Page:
On the streets

RCMP Const. James Grandy, who serves as the Penticton detachment’s spokesman and mental health intervention co-ordinator, speaks to a distraught person outside Burdock House in May 2021.

Penticton’s mayor has called a special council meeting for Thursday to discuss a private citizen’s proposal to take $5 million from city reserves to hire five new RCMP officers as soon as possible and fund their services for the next five years.

The idea was put forward earlier this month by Rick Thorpe, a former provincial cabinet minister and Okanagan MLA, who has also offered to help lobby senior governments to secure the new personnel.

Mayor John Vassilaki said he shares Thorpe’s concerns about public safety and Penticton’s undermanned RCMP detachment but hasn’t been able to get the rest of council to budge on hiring new police or bylaw officers until the matter is discussed at budget deliberations later this year.

“Unfortunately, the situation has gotten so bad that I can’t stand by and wait six months down the road until the budget process finishes or whenever we’re going to vote on it, which will probably be December or January,” Vassilaki told council’s Safety and Security Advisory Committee during its meeting Monday.

The mayor went on to suggest council has to “stop thinking strictly about money and start thinking about people,” because residents often tell him they “wouldn’t mind paying a little bit more on their taxes so they can feel safer.”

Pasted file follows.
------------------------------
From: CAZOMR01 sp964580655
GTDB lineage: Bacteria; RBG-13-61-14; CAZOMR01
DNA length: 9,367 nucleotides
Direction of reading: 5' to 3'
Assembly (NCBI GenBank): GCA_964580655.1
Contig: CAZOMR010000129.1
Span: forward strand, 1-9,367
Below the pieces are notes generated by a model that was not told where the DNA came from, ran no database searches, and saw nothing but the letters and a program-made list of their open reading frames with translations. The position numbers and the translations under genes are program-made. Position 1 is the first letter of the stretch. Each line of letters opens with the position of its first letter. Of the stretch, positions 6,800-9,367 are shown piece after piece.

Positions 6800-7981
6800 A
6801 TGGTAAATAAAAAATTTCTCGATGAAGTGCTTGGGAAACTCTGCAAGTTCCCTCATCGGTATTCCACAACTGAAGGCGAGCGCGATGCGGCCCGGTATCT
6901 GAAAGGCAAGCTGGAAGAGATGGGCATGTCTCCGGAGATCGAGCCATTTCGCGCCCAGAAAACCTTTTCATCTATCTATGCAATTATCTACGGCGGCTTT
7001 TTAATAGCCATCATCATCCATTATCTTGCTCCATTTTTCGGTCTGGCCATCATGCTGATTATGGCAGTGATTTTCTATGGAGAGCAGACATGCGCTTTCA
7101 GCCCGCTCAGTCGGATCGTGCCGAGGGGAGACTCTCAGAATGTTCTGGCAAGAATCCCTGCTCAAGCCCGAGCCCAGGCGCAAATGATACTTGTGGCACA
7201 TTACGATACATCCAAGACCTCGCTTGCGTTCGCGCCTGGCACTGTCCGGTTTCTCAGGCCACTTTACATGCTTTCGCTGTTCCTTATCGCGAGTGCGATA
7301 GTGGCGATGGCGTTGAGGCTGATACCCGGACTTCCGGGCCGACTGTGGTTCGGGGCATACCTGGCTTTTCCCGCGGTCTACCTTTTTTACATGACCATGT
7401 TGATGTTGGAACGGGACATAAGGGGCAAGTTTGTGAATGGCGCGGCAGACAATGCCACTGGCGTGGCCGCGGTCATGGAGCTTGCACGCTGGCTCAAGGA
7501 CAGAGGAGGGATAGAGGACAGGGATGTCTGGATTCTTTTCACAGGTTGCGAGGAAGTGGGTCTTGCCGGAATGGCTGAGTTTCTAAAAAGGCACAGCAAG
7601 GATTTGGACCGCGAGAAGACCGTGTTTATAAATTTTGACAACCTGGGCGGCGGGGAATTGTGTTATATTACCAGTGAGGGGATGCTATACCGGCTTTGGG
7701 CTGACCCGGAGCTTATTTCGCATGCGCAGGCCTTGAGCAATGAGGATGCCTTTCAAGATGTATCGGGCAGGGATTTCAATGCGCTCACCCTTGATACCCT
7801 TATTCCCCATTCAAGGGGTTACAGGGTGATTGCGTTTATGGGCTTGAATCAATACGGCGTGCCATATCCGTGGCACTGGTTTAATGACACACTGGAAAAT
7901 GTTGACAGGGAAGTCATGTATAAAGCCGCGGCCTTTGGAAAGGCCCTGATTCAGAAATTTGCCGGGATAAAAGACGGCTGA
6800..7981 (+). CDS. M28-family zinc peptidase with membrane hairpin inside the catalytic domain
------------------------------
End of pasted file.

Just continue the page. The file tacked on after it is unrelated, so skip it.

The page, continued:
The chairman of the Safety and Security Advisory Committee also supports Thorpe’s proposal, but doesn’t think it goes far enough.

“I’m in support of increased policing, but I see this as a broader issue,” said Matt Taylor, who is also calling for more bylaw officers dedicated strictly to social issues and a public education campaign to help reduce relatively minor calls for service.

More details about Thursday’s special meeting are expected to be released today.

Community safety is one of three strategic priorities of city council, which approved hiring two new Mounties – who will lift the detachment’s staff complement to 50 members – as part of its 2021 budget process, although boots aren’t expected to be on the ground until 2022.

In 2019 – the most recent year for which data is publicly available from the B.C. government – each Mountie in Penticton had an average caseload of 170 files. That was by far the most of any detachment in a B.C. community with a population over 15,000; the next highest was Prince George at 134.